Norfolk and Suffolk NHS Foundation Trust rated inadequate for third time in four years
Mental health services in Suffolk and Norfolk have been rated inadequate for the third time in four years.
Norfolk and Suffolk NHS Foundation Trust (NSFT) remains in special measures after the Care Quality Commission listed a catalogue of failings – with some significant concerns raised in 2014 “not yet fully addressed”.
Health bosses and watchdogs say they are “extremely concerned”’ by the findings with major reviews in the pipeline for the region’s mental health services.
The trust says it has been taking action to address the immediate concerns raised and acknowledged it needed to resolve ongoing issues but that such “wide-scale transformation will take time”.
Problems highlighted in the CQC report include:
l Widespread low morale across services, which was attributed to a ‘do unto’ attitude staff felt came from senior management and directors.
l Too many referrals were handed off inappropriately or refused and downgraded from urgent to routine without due care.
l Many instances of people who had significant needs who were denied a service.
l Records showed that some patients had harmed themselves while waiting for contact from clinical staff.
l Not all wards were safe and fit for purpose.
l There were not enough nursing and medical staff in all services to keep people safe from avoidable harm.
l Vacancies remained high particularly for nursing and medical staff.
However, inspectors noted that staff treated patients with compassion and kindness, they respected patients’ privacy and dignity and supported their individual needs.
They also found that the trust has committed to improving services by learning from when things went well and when they went wrong, and has begun to promote training, research and innovation.
The trust was rated inadequate in 2014 and was taken out of special measures in 2016 but this was re-imposed after being judged inadequate again last year.
Ed Garratt and Frank Sims, chief officers for the clinical commissioning groups in Norfolk and Suffolk, said: “We are extremely concerned that, despite the efforts of many dedicated, hard-working members of staff, NSFT remains in special measures.
“The welfare of patients is of the utmost importance and fundamental changes need to be made to ensure they are safe and receive the best possible care.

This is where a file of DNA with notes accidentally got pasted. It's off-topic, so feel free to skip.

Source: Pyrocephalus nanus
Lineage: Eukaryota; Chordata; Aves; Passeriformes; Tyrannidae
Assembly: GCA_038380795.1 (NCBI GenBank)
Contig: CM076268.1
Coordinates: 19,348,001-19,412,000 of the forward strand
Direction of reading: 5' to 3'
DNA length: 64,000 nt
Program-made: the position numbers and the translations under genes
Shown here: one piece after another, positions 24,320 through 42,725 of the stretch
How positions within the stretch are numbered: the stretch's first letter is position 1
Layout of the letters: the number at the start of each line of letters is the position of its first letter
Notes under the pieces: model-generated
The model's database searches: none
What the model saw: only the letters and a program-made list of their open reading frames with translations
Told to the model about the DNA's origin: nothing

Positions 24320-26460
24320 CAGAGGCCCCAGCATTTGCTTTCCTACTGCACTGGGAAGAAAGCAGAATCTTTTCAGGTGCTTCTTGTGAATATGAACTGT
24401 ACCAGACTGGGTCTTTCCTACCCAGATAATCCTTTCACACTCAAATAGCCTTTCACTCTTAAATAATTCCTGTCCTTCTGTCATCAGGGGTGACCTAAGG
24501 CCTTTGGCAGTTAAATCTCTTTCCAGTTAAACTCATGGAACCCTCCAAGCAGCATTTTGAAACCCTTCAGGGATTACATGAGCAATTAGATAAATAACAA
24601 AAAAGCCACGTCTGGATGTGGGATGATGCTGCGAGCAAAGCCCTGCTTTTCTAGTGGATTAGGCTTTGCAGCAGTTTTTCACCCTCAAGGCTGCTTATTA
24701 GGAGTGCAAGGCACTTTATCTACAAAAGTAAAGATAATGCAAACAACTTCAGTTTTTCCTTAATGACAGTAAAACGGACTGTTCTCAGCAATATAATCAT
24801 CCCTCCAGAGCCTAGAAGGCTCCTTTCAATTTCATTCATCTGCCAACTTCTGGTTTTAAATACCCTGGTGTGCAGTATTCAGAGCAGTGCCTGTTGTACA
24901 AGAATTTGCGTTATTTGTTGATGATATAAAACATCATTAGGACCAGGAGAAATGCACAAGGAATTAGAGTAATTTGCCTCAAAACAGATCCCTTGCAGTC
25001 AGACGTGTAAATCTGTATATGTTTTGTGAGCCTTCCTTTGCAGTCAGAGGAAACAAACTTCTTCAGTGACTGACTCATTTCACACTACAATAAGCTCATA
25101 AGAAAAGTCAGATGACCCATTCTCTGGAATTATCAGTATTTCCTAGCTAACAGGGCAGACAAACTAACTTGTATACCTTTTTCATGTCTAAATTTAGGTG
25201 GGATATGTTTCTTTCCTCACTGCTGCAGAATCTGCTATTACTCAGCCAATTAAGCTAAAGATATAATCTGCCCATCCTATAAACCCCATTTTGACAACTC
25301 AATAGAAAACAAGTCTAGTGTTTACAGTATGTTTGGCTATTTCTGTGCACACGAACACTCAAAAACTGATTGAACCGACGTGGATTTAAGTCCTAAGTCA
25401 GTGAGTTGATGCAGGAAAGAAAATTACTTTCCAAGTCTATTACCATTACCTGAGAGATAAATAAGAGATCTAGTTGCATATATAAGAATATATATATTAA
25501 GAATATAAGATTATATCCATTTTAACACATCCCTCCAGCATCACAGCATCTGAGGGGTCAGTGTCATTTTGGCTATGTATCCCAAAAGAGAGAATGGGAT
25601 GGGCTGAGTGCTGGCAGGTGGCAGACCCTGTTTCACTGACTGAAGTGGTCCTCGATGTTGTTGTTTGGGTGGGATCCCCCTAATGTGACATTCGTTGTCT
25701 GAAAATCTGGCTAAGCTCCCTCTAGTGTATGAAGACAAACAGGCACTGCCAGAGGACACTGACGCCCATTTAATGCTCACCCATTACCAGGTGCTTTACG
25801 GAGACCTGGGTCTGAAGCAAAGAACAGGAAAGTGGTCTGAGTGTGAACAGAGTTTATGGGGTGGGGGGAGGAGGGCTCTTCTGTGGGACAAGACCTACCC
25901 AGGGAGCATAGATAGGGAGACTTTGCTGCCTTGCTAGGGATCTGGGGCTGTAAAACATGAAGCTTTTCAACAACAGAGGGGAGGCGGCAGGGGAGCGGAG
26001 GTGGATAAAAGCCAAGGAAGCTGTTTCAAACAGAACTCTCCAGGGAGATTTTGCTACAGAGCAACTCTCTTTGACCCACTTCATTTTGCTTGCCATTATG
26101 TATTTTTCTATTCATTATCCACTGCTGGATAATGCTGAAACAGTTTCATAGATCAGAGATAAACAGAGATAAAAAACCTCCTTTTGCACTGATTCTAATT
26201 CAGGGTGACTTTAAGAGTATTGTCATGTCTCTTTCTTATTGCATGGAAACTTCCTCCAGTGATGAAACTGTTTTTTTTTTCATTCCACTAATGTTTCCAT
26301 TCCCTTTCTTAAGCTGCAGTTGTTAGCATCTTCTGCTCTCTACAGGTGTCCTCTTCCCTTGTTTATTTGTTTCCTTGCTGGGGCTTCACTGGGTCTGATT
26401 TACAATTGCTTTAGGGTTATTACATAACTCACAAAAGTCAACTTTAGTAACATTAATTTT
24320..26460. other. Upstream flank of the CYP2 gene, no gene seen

“As a system, it is imperative that we redouble our efforts to support NSFT’s staff, whose care and commitment has been acknowledged in the CQC report, to deliver those changes.”
They said they have worked with partners to develop a mental health strategy for Suffolk, which will go before the Suffolk CCGs’ governing bodies for approval in January.
Andy Yacoub, chief executive of Healthwatch Suffolk, said the strategy has been shaped by the views of service users, carers and professionals.
He added: “In our opinion, this is the only way forward for the people of Suffolk, be they a service user, carer or professional. A strategy for the county that is not built around the NSFT but instead around the views and experiences of people using the services and those who support them.”
Two major reviews of mental health services in Norfolk are expected to report back in the new year.
Antek Lejk, chief executive of NSFT, said: “We are obviously disappointed with the CQC’s findings, but fully accept its report and its recommendations.
“Although we have been working hard to make improvements, we recognise that the actions we have taken so far have not resulted in the rapid progress which both the CQC and our trust had hoped for.
“Since receiving the draft report, we have been taking action to address the immediate concerns found by the CQC and listening to our staff and service users to make sure we fully understand the deeper challenges faced by the trust.
“This will allow our new senior management team to make long-term, sustainable changes which are based on their knowledge and experience and also draw on best practice from across the wider NHS. We are determined to get things right.
“We need to ensure consistent good practice across the trust and bring all of our services up to the standard our patients and carers deserve. Our priorities now will be to resolve ongoing issues around access to services, waiting lists, care planning and staffing levels, while also making sure we have the right systems in place to ensure patient safety at all times.
“Such wide-scale transformation will take time and will not always be smooth, but we remain committed to making the necessary changes in the right way so that we can ensure our services provide safe, effective care for everyone in Norfolk and Suffolk.”
NSFT’s board was due to discuss the report in public at its meeting at end of last week.